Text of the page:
By Louise Gray
Energy experts to visit every home to help them go green
Teams of energy advisers will visit every home in the country over the next two decades in an effort to make all the buildings in Britain carbon neutral.
Launching a consultation on the scheme, Ed Miliband, the Energy and Climate Change Secretary, said teams of energy advisers would go around “house by house, street by street” to advise people how to improve their homes.
Loans would then be made available to pay for the new technologies, that can cost thousands of pounds.
It is not yet decided how the massive programme will be funded but it is expected a large amount of money will come from a levy on energy companies that will ultimately be passed onto consumers. An innovative “pay as you save” scheme will link any loan for home improvements to the house rather than the person so that when a family move the repayment passes to the next owner. This would mean people are more willing to invest in expensive technologies like a wood chip boiler.
Mr Miliband said the heat and energy package […] save millions of tonnes of carbon emissions so that every home is carbon neutral by 2050.
[…] he said. “Every home must be able to access the help and technology it needs, whether it be the installation of a ground or air source heat pump, solar heating, solid wall insulation, or access to a district heating scheme.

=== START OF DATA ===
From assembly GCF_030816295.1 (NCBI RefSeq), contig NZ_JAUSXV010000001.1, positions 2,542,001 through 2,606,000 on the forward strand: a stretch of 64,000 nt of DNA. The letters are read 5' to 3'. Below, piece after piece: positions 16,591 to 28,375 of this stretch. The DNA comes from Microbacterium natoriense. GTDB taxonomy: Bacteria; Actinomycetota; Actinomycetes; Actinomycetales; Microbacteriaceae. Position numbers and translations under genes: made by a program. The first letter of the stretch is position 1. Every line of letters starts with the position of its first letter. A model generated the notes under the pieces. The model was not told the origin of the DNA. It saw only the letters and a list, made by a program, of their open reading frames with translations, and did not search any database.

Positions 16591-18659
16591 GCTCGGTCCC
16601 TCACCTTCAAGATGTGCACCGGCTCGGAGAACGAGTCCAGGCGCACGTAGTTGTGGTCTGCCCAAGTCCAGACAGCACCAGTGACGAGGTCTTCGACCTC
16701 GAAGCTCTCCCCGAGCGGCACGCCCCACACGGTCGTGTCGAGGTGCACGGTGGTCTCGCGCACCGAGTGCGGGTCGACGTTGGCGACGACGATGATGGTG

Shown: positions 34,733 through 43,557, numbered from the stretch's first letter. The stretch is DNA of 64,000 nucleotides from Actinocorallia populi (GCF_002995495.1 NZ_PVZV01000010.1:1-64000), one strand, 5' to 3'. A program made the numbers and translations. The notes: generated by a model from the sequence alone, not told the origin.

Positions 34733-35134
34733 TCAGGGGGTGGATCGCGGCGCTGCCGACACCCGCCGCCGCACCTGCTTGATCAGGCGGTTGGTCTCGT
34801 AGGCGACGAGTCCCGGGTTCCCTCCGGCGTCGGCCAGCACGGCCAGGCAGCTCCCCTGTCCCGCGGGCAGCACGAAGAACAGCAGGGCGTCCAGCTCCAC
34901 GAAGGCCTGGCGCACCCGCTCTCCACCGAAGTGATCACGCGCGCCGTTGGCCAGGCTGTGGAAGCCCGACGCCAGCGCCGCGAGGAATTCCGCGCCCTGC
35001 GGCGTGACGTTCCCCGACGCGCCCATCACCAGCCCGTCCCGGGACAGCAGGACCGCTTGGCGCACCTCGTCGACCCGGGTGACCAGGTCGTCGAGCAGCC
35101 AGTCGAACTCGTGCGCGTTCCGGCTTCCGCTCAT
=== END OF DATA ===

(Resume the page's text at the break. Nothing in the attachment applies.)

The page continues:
“Most importantly, I want to ensure that help to meet the costs is available to people house by house, street by street, and that lower-income families do not miss out.!”
Environmentalists welcomed the package but criticised the delay that means most of the initiatives will negin until 2012.
The Local Government Association said consumers should not have to pay. Instead the organisation called on energy companies to fork out from massive annual profits.
By Claudine Beaumont
Google introduces power meter software to reduce electricity use
Search giant Google is developing new monitoring tools to help families reduce the amount of electricity they are using.
The Google PowerMeter software will analyse the consumption information captured by “smart meters”, and translate it into easy-to-understand information to help people see where they could cut back.
Users will be able to monitor the PowerMeter through their computers and other web-enabled devices using a special widget embedded on their personalised iGoogle homepage.
There are currently around 40 million smart meters in use around the world, although energy companies plan to install some 100 million more in the next few years, according to Google.
Mr Lu [a member of Google’s engineering team] Google’s mission was to organise the world’s information and make it universally accessible and useful.
He said the company was working on new ways to provide consumers and utilities with real-time energy information,